Sunday, July 22, 2012

Predawn adventure to Cyrene Reef with sharks

Today is another predawn adventure.
A small team of 7 shore explorers visit Cyrene Reef this morning.
This is my second time to Cyrene, but it is my first time landing in the dark.
Furthermore the tide was still high (but receding) when we reached Cyrene.
Sun rise at Cyrene reef is always spectacular.
Sunrise at Cyrene reef
Although the high was still high, the highest point of the sand bar has already expose itself. That is best place to place out life vests.
Today I decided to start from the southern part of the reef, walking eastwards, north then westward, forming the shape of a horseshoe.
It was difficult to shoot when the tide is high but soon after the tide went down and the team was out searching for critters.
My first find was a reef bristleworm (Eurythoe complanata).
Reef bristleworm
It was sticking out of its hole and later I observe it pulling one of the materials it has used to surround its worm hole. Perhaps it was trying to neaten its hole.
Near to the worm, a shy snapping shrimp was hanging out at its entrance only revealing its pincers.
Snapping shrimp
Another kind of worm I saw was the red ribbon worm. Part of the worm was out, possibly looking for food. This worm can retract quickly when it senses danger or disturbance. 
Red ribbon worm
An empty snail shell has a another kind of usage other than being occupied by hermit crabs. While walking and looking around, I notice this pretty snail shell and tried to pick it up only to release that it is tightly glued onto other shore materials. 
Snail shell stuck onto other materials
It looked like the construction work of some worm.

There were many different types of snails found on the reef. There are many snail shells that moved quickly on the sandy reef. These shells are occupied by tiny hermit crabs. The shells with real snails inside moved very slowly or hardly move at all. There will be some suction tension when you try to lift them from the surface.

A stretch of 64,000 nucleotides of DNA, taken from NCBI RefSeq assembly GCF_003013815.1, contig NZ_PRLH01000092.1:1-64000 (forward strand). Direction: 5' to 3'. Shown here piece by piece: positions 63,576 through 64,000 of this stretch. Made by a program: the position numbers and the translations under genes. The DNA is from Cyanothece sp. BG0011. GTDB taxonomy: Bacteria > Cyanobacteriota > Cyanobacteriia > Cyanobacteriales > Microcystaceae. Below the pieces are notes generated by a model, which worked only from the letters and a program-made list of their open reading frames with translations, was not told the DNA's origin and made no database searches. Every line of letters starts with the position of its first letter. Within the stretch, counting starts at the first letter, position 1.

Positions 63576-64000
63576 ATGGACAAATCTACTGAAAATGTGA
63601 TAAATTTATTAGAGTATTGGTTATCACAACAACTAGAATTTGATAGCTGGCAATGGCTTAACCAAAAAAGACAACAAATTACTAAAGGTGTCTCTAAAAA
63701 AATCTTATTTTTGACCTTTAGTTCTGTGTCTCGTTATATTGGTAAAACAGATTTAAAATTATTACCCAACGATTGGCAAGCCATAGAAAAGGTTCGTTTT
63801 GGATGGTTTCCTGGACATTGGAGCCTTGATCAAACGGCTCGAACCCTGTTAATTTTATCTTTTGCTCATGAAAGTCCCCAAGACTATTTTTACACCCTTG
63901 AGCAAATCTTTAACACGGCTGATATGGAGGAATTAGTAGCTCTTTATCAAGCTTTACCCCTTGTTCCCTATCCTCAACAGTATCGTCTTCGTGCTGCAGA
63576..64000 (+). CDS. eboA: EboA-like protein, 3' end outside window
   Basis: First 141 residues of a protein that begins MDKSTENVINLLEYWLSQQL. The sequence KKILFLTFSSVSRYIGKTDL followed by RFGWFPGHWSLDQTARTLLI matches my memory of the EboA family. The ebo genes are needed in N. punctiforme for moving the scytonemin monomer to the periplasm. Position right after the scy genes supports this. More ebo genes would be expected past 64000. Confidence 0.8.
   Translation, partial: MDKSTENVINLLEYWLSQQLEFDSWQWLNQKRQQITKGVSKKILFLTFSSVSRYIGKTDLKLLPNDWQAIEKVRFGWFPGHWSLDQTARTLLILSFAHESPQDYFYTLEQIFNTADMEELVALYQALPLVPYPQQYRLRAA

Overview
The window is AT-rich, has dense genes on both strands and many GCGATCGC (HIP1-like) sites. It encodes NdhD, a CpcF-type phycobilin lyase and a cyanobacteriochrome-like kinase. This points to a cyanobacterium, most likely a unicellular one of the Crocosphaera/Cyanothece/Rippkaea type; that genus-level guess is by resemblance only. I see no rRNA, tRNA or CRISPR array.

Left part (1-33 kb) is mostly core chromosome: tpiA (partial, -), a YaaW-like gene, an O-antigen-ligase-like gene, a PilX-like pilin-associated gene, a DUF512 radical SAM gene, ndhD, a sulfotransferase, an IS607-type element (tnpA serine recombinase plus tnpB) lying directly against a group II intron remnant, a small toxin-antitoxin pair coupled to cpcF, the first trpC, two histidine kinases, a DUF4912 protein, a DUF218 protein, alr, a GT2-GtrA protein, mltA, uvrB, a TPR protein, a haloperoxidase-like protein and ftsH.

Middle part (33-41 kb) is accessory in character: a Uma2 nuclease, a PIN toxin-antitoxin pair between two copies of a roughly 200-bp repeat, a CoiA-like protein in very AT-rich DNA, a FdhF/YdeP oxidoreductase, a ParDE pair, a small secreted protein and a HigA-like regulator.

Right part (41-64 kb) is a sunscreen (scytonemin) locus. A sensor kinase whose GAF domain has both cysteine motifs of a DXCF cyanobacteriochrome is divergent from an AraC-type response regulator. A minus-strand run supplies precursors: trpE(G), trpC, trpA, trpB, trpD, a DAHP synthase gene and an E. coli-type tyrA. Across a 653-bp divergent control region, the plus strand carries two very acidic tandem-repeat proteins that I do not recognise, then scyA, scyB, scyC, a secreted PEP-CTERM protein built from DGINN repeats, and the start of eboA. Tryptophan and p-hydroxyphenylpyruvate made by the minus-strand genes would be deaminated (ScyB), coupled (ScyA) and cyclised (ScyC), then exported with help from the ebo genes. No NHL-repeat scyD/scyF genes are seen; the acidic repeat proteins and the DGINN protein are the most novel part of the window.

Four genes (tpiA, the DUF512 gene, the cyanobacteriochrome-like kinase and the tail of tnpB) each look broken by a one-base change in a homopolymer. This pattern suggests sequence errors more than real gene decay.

Let's look at the snails I saw today.
Round periwinkle snail (Echinolittorina vidua)?
Side profile
China moon snail (Natica onca)

Oval moon snail (Polinices mammilla). Mammilla means 'breast' in Latin.
Moon snail opening its operculum 
Side profile
Two oval moon snail side by side
Variegated sundial snail (Heliacus variegatus) empty shell.
Empty shell
Unknown shell found on blades of seagrass. There were a few of them found on seagrass blades.

Grey bonnet snail (Phalium glaucum)

In a shallow pool with hole, there were 4 gobies resting outside the hole.
By the side of the hole
Out of the hole for me to take picture.
I also saw a octopus hiding in a burrow.
One of the tentacles of the octopus
I even see a small squid swimming on the water surface. It is about the length of one segment of my pinky finger. It is a pygmy squid (Idiosepius sp.)!
Tiny squid
On the southern side of the reef, there were many fan worms showing their pretty "fans".
Banded fan worm
There are a few variety of corals on this southern part of the reef. Oh no! I saw a large coral with heavy bleeching. It was upsetting to find half of this huge coral bleeched.
Bleeching coral
Predawn trip to Cyrene reef means we get to see the sun rising from mainland Singapore. It is a spectacular scene to watch the sun rise from the back of the tall buildings.
Silhouette of buildings
Sun rise in Cyrene reef
When the sun is up, large container ships are seen passing by this channel. Look at how small Alex's Boon Teik from Summit Marine is as compared to Maersk Line.

As usual, I found a number of suspicious moving coral fragments with the unknown crab carrying it. One of the coral fragment was overturned and I stood there looking at the crab out of its "home". After some wait time, the crab came down its "home" and flipped it over. Then it went under the coral fragment to carry it. Such an amazing observation.